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Depression is Associated with Moderate-Intensity Physical Activity Among College Students During the COVID-19 Pandemic: Differs by Activity Level, Gender and Gender Role

Authors Lin J, Guo T, Becker B, Yu Q, Chen ST, Brendon S, Hossain MM, Cunha PM, Soares FC, Veronese N, Yu JJ, Grabovac I, Smith L, Yeung A, Zou L, Li H

Received 20 August 2020

Accepted for publication 7 October 2020

Published 2 December 2020 Volume 2020:13 Pages 1123—1134


Checked for plagiarism Yes

Review by Single anonymous peer review

Peer reviewer comments 2

Editor who approved publication: Professor Igor Elman

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Jingyuan Lin,1,* Tianyou Guo,2,* Benjamin Becker,3 Qian Yu,2 Si-Tong Chen,4 Stubbs Brendon,5 Md Mahbub Hossain,6 Paolo M Cunha,7 Fernanda Cunha Soares,8 Nicola Veronese,9 Jane Jie Yu,10 Igor Grabovac,11 Lee Smith,12 Albert Yeung,13 Liye Zou,2 Hong Li1

1Research Centre of Brain Function and Psychological Science; Center for Language and Brain, Shenzhen Institute of Neuroscience; Shenzhen Key Laboratory of Affective and Social Cognitive Science, School of Psychology, Shenzhen University, Shenzhen, 518060, People’s Republic of China; 2Exercise and Mental Health Laboratory, School of Psychology, Shenzhen University, Shenzhen 518060, People’s Republic of China; 3The Clinical Hospital of Chengdu Brain Science Institute, MOE Key Laboratory for Neuroinformation, University of Electronic Science and Technology of China, Chengdu 610054, Sichuan, People’s Republic of China; 4Institute for Health and Sport, Victoria University, Melbourne, VIC, 8001, Australia; 5Department of Psychological Medicine, Institute of Psychiatry, Psychology, and Neuroscience, King’s College London, London, UK; 6Department of Health Promotion and Community Health Sciences, School of Public Health, Texas A&M University, College Station, TX 77843, USA; 7Metabolism, Nutrition, and Exercise Laboratory, Londrina State University, Londrina, Paraná 86010-580, Brazil; 8Superior School of Physical Education, University of Pernambuco, Recife, PE, Brazil; 9Geriatric Unit, Department of Internal Medicine and Geriatrics, University of Palermo, Palermo 90100, Italy; 10Department of Sports Science and Physical Education, The Chinese University of Hong Kong, Shatin, New Territories 999077, Hong Kong; 11Department of Social and Preventive Medicine, Center for Public Health, Medical University of Vienna, 1090 Wien, Austria; 12The Cambridge Centre for Sport and Exercise Sciences, Anglia Ruskin University, Cambridge CB1 1PT, UK; 13Depression Clinical and Research Program, Massachusetts General Hospital, Boston, MA 02114, USA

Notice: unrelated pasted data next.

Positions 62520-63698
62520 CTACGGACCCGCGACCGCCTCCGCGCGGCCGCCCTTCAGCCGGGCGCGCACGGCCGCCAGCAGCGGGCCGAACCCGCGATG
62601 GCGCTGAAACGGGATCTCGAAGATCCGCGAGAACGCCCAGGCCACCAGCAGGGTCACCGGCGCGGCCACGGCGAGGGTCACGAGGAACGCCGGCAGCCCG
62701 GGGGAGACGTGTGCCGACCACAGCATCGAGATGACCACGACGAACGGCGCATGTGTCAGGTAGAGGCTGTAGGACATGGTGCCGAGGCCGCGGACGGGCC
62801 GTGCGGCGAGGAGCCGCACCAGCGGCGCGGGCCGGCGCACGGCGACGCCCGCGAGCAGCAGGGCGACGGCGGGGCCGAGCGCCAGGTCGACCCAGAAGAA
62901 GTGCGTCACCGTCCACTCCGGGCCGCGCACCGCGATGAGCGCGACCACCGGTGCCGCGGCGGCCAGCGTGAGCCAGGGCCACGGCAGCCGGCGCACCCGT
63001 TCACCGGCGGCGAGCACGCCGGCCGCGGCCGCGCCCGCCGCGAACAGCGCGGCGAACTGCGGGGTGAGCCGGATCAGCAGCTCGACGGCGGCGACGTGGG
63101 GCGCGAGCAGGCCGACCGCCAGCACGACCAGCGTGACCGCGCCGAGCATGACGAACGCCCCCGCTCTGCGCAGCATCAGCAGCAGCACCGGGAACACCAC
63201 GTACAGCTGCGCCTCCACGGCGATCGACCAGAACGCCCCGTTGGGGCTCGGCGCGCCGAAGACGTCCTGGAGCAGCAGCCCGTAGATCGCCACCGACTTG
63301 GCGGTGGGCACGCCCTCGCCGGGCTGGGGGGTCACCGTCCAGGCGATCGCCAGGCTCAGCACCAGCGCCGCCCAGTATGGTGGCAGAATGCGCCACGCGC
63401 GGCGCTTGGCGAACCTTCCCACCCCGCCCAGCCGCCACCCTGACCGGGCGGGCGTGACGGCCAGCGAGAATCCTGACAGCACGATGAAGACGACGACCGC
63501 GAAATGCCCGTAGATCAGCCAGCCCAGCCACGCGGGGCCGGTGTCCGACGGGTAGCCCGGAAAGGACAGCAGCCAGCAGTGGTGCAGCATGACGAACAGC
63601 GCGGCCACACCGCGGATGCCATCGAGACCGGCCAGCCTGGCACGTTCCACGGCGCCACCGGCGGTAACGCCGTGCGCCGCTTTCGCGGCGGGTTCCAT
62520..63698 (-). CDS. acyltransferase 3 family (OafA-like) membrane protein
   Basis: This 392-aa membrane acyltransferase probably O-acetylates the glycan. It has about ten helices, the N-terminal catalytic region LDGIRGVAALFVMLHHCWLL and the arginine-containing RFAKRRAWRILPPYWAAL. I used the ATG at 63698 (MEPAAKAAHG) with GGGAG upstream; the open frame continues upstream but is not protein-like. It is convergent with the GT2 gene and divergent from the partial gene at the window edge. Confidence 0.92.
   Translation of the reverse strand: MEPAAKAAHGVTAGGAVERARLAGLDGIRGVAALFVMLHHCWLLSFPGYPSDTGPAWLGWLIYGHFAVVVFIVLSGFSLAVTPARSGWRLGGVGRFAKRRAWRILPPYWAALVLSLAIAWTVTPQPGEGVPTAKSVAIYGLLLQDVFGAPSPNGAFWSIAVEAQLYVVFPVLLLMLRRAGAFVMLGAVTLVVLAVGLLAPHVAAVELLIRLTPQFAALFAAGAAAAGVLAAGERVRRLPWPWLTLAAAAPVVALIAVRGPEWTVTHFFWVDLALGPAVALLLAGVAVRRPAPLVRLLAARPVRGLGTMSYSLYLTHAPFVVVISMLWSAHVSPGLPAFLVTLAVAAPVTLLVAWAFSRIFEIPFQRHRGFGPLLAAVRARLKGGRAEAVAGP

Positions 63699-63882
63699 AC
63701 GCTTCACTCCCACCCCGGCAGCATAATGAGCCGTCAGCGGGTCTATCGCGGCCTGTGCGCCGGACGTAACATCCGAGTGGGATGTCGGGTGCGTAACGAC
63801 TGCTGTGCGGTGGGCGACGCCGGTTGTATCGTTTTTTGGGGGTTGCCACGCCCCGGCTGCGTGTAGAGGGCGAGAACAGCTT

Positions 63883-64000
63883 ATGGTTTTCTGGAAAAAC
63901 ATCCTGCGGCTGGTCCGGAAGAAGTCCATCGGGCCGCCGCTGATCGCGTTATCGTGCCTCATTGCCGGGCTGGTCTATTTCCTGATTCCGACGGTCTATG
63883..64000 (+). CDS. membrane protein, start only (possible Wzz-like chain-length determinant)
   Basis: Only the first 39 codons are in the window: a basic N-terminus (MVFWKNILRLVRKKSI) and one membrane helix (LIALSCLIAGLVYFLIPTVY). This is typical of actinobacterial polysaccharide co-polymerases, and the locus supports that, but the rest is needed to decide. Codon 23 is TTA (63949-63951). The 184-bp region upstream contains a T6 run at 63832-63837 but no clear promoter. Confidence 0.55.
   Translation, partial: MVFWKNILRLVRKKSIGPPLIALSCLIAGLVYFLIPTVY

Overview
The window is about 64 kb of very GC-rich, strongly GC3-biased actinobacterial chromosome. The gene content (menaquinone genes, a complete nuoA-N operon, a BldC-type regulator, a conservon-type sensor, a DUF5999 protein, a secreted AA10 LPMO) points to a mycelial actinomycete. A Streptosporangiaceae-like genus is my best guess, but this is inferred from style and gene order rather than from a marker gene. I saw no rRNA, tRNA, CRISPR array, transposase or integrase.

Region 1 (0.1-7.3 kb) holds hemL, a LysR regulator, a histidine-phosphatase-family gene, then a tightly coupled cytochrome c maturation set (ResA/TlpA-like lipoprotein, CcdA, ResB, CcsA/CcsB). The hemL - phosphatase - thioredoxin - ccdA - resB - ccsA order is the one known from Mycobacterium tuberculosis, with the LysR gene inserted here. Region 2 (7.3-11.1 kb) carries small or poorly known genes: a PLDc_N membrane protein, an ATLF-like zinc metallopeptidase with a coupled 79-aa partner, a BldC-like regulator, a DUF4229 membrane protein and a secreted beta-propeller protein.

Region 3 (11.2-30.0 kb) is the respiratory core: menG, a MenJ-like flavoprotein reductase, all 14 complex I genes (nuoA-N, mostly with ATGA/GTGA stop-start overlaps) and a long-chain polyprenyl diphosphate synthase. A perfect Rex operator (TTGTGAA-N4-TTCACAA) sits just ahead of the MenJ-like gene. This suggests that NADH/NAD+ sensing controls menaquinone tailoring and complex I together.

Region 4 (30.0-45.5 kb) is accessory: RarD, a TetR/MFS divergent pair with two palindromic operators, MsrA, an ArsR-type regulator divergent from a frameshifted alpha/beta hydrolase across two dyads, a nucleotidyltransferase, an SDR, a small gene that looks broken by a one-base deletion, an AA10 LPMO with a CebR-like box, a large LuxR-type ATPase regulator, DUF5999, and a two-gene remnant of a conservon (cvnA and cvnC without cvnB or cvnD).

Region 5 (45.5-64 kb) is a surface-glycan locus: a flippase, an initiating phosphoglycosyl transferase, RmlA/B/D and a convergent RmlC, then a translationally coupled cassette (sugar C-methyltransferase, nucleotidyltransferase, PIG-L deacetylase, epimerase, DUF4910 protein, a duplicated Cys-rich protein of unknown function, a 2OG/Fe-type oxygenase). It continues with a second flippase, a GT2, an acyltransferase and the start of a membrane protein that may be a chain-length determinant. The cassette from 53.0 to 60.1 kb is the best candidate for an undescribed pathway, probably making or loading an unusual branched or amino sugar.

*These authors contributed equally to this work

Correspondence: Hong Li
Research Centre of Brain Function and Psychological Science; Center for Language and Brain, Shenzhen Institute of Neuroscience; Shenzhen Key Laboratory of Affective and Social Cognitive Science, School of Psychology, Shenzhen University, Shenzhen 518060, People’s Republic of China
Email [email protected]

Purpose: The novel coronavirus disease (COVID-19) pandemic and associated restrictive measures have implications for depressive symptoms (henceforth depression) of young people and risk may be associated with their reduced physical activity (PA) level. Therefore, we aimed to examine the association between depressive symptoms and PA among college students with different gender and gender role (masculinity traits and femininity traits) during the COVID-19 pandemic.